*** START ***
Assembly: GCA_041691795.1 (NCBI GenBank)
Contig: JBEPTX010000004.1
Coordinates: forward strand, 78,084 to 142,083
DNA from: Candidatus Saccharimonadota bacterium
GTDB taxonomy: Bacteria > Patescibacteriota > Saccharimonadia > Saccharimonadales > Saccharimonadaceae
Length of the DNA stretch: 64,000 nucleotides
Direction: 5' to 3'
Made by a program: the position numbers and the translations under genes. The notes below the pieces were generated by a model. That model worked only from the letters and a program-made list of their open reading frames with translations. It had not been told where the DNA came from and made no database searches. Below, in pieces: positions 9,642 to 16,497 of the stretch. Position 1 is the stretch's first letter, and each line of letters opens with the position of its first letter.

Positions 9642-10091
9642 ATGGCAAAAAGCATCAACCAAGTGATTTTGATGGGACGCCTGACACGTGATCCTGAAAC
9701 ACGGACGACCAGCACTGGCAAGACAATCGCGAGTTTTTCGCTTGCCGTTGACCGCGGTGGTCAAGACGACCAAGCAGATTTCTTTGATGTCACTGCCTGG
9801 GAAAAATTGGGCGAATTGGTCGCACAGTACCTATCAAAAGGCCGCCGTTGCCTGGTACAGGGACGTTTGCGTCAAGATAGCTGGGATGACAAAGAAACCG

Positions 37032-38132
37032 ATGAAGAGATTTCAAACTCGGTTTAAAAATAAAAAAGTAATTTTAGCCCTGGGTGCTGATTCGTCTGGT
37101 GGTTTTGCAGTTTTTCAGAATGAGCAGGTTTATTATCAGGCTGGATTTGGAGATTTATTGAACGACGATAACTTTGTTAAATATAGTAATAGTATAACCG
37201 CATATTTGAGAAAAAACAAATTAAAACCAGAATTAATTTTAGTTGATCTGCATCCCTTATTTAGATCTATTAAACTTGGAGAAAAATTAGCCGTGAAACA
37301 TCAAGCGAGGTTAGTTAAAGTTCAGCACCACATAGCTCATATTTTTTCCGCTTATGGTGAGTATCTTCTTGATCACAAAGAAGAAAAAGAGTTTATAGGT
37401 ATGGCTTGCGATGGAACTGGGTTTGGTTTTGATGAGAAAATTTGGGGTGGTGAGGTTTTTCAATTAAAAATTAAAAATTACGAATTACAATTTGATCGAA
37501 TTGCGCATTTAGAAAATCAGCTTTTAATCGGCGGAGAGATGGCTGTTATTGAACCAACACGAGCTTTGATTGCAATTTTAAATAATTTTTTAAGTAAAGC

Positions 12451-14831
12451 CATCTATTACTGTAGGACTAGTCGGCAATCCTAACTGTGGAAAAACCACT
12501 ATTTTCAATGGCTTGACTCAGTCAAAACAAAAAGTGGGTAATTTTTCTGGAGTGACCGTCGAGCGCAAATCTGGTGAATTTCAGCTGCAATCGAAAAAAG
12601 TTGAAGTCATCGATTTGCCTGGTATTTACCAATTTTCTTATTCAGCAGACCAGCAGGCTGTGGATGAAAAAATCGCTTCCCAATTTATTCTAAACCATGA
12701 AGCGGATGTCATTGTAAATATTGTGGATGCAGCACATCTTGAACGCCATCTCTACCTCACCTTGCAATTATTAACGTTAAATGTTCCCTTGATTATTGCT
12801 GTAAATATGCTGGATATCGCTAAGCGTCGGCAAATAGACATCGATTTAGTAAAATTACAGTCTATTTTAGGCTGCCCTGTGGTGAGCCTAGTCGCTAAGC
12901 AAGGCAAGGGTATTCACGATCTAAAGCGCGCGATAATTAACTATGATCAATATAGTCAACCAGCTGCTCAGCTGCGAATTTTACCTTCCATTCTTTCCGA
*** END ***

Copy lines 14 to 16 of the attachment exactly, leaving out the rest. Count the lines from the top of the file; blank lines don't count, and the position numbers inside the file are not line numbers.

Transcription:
37032 ATGAAGAGATTTCAAACTCGGTTTAAAAATAAAAAAGTAATTTTAGCCCTGGGTGCTGATTCGTCTGGT
37101 GGTTTTGCAGTTTTTCAGAATGAGCAGGTTTATTATCAGGCTGGATTTGGAGATTTATTGAACGACGATAACTTTGTTAAATATAGTAATAGTATAACCG
37201 CATATTTGAGAAAAAACAAATTAAAACCAGAATTAATTTTAGTTGATCTGCATCCCTTATTTAGATCTATTAAACTTGGAGAAAAATTAGCCGTGAAACA